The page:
Following their Six Nations draw – or collapse – against Scotland, England coach Eddie Jones has set his sights on improvement ahead of the World Cup – mental improvement.
It’s not so much that result itself that raised questions about England’s ability to stay in control in big matches, but rather the way they went about settling for the draw. They threw the game away. How else do you describe a 31-0 halftime lead ending in a 38-all deadlock?
They also lost to Wales – who went on to win the grand slam in stunning fashion – after an impressive start to their Six Nations campaign.
Since then, the master of mind games has made it clear that he wants to tackle the apparent mental frailty shown by his charges by getting a sports psychologist in.
And given the fact that it’s a World Cup year, it’s certainly something that should sometimes be done. Matches aren’t won with physical prowess alone.
But is it really an needed?
Exeter Chiefs director of rugby Rob Baxter doesn’t seem to think so.
“It was a step forward from last year,’ Baxter was quoted as saying on www.dailymail.co.uk
“They had pretty much two halves of rugby they would be unhappy with over the course of that competition. Some people seem to think that takes masses of changes, it doesn’t.
“It doesn’t take that massive amount of work.
“Three or four crushing defeats, where you are not at the races, is a bit different.
“The Scottish second half was a combination of an awful lot of things - almost a one-off scenario. I don’t think it has anything to do with mental weakness. There’s probably a bit more concern with the Wales game where England were in a very strong position in a crucial game, and just a couple of moments went against them.
“They weren’t things that aren’t reversible though. In the bigger picture things are okay and they’re on an upward curve.
“That’s the picture I have taken out of England’s Six Nations.”
While Baxter raises some valid points, it’s not only the team’s two disappointing results that may warrant some questioning, but also individual performances. Or, rather, individual demeanour.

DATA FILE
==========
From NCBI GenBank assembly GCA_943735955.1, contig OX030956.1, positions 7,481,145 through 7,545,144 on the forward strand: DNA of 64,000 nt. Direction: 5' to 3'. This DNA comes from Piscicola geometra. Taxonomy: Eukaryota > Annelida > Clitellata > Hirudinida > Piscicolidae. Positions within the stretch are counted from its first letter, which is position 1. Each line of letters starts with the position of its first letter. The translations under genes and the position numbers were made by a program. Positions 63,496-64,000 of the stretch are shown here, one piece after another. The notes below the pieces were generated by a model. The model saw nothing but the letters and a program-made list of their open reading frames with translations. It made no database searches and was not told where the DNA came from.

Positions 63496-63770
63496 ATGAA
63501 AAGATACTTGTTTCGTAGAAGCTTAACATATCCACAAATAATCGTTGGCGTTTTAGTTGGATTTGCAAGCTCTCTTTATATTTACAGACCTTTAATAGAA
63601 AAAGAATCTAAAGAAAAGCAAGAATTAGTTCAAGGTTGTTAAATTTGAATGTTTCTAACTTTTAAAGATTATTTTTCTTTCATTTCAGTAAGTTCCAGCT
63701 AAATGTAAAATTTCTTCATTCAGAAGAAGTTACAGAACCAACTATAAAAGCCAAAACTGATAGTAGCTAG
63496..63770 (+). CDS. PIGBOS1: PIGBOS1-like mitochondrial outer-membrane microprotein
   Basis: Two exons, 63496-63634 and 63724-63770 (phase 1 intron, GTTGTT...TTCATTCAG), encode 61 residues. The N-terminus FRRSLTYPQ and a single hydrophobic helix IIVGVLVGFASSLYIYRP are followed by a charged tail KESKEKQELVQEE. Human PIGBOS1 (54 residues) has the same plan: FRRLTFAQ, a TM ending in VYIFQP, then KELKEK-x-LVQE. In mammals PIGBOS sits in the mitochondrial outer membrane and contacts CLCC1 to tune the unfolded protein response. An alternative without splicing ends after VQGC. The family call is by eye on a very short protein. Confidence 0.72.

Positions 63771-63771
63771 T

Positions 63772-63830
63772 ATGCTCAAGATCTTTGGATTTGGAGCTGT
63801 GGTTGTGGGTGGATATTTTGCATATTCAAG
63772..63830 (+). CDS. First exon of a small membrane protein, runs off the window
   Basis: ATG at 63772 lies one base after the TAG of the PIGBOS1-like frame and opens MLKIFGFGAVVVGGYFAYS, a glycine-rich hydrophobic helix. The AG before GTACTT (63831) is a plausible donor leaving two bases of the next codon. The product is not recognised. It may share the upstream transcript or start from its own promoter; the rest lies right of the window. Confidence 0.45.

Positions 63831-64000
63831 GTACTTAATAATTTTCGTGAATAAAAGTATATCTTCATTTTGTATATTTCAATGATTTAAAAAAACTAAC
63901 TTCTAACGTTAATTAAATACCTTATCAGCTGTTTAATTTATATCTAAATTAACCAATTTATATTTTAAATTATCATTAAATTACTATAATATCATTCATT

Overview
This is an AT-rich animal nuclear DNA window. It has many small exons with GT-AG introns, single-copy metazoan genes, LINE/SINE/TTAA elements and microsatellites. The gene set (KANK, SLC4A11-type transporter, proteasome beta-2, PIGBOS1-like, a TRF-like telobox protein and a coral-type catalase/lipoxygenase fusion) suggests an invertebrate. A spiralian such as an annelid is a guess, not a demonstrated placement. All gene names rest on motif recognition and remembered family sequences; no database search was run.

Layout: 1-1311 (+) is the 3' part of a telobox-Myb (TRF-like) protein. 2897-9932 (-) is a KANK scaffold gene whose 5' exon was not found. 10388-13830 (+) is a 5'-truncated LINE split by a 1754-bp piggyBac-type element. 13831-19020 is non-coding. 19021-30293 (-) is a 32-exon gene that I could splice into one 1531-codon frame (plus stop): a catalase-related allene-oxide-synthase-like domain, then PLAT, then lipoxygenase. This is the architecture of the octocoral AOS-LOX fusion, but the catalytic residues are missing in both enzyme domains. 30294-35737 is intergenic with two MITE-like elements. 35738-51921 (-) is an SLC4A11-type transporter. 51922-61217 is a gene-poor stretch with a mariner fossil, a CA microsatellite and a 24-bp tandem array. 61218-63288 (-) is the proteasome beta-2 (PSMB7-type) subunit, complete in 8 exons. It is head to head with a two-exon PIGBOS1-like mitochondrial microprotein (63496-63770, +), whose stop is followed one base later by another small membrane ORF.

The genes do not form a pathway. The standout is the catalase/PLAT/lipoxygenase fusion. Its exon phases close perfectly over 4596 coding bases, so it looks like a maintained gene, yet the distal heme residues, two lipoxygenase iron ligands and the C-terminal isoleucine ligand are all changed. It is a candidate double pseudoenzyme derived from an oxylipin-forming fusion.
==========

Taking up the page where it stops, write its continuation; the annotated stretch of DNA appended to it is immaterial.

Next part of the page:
Red Rose skipper Owen Farrell might have more to worry about than just the fact that he might not be able to wear his favourite socks in Japan later this year.
While no one player should ever have to carry the burden of disappointment alone, England’s seeming reliance on their captain makes the call for a head assessment more understandable.
Farrell wasn’t at his best in England’s two major let-downs this season, and the fact that Jones took him off the field with 10 minutes to go at Twickenham spoke volumes.
The Australian coach later said that Farrell “lost a bit of his edge” - and the fact that he took him off when things got hot should raise questions.
The pivot was directly responsible for tries scored by Stuart McInally and Finn Russell, and how he escaped yellow for what has become his signature shoulder charge was bizarre. He was lucky.
The ref? Not so much, he had to deal with Farrell losing his cool... again.
So, while star lock and Farrell’s teammate Mark Itoje has spent his time on the sidelines being exemplary and listening to Finding Mastery (delving into the psychology of elite performance and the art of pushing boundaries), Jones is quite right in wanting to seek help before they head to Japan.
Again, do England really need a sports psychologist?
Maybe not. Maybe everybody – including Jones – is reading too much into two isolated cases.
But good on Eddie for seeking that help, for seeking maximum performance and effort. Mental and physical effort and performance.
It can only do Farrell, and the team, well.@WynonaLouw